Our new choice of kettle was the Russell Hobbs 18249 Brushed Savannah Kettle. As mentioned it was purchased from Tesco and it cost £32.97.
This model is available in two finishes, a stainless steel and the brushed steel which we purchased. The brushed steel is a very shiny steel whereas the stainless steel is a dull silver colour. At the time only the brushed steel was available in stock. Had the stainless steel had been in stock then we would have opted for that one, as it is less prone to smudges and smears.
The Savannah Kettle is a jug kettle and is 24.4cm in height. It is rather basic in appearance. It bears the Russell Hobbs logo at the bottom, just above a small illuminating section. The side of the kettle, where the water level is read, also illuminates. When switched on and boiling the two sections light up a very lovely bright blue. This colour does not change throughout the boil as I have seen some appliances do.
The body of the kettle is brushed steel as is the top of the lid. As aforementioned this is very prone to finger prints and smears and does need a regular wipe clean to keep it looking nice and attractive. The edge of the lid is made from black plastic and behind this protrudes the black plastic handle with a silver plastic button at the top. This button operates the opening of the lid. It is a spring mechanism and the lid opens quite swiftly. It is not prone to sticking, as can happen with some products.
The kettle is boiled by pressing down a switch just at the bottom of the water level strip.
The base of the kettle has a chrome strip around the middle, the rest is again made from black plastic. This is circular in shape with a raised circular stem at the middle which the kettle fits onto. This means that the kettle can be placed onto it at just about any angle, making it ideal of course for left -handed people as well as right-handed. I have found the base a little tricky at times when trying to align the hole at the base of the kettle with the circular stem. It often takes a lot of wriggling about to get it to sit correctly.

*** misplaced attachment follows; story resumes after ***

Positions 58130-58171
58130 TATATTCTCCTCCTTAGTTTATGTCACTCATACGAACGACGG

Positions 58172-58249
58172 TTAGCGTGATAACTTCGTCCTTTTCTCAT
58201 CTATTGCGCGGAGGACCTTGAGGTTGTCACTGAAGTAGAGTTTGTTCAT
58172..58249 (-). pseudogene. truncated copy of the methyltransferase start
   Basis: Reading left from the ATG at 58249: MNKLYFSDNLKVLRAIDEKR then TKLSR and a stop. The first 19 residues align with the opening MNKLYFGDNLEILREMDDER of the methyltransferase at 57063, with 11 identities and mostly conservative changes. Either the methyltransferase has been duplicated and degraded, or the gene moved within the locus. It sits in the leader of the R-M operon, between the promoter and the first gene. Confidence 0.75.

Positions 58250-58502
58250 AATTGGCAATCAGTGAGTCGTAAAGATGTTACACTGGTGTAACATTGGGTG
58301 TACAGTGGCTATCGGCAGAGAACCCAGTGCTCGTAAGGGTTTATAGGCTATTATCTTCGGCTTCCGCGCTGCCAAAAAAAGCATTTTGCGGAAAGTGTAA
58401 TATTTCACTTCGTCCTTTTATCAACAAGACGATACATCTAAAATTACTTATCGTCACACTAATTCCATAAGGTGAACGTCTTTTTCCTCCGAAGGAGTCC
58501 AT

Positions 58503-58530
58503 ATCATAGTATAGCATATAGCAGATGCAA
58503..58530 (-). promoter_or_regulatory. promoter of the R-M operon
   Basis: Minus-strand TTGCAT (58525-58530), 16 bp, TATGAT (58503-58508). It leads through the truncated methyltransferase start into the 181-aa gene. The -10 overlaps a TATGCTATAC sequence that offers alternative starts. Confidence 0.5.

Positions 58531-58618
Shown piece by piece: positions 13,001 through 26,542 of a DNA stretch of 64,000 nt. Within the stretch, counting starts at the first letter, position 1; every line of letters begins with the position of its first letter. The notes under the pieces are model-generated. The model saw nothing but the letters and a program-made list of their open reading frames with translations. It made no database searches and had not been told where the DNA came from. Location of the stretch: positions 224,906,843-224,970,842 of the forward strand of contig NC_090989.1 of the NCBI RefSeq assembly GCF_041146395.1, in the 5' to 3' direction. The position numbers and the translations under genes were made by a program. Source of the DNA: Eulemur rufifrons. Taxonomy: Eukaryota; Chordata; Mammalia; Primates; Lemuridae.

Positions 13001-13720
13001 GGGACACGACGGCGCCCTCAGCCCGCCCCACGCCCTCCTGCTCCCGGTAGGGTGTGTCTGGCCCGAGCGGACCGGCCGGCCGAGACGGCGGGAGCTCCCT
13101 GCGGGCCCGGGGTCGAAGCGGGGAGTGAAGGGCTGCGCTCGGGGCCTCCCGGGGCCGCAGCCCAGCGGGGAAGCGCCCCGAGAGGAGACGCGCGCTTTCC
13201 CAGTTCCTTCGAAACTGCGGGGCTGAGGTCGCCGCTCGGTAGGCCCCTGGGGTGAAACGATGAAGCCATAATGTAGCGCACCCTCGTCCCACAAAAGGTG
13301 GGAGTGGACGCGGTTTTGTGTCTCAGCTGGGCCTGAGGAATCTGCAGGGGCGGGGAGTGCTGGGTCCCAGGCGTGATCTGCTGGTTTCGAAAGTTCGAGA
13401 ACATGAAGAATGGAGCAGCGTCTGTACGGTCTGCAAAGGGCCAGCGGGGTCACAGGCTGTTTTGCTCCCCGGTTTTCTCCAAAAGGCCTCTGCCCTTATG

This is however very easy to grasp and to pour. I have never experienced any spillages from the spout and the handle is comfortable enough to get a firm hold of.
The Savannah Kettle is 1.6 litre in capacity which is adequate to fill six cups. This is probably the most I have ever needed it for at one time. It has a concealed element, a limescale filter and a 3KW rapid boil system.
This is a very adequate kettle which is doing its job just perfectly without any problems. The only slight drawbacks are as aforementioned, the finish is rather prone to smudges and quickly looks unsightly and the base is sometimes a little tricky to align the kettle with. These however are merely niggles and in terms of operation and durability, this model is proving itself to be far greater than our last.
There is little more that my daughter loves than to spot an animal, either while out on a walk or a picture in a book. Both get the same reaction, an over-excited squeal as she points out her finger and wriggles in anticipation. She is 17 months old now and her unique little personality never fails to make us smile.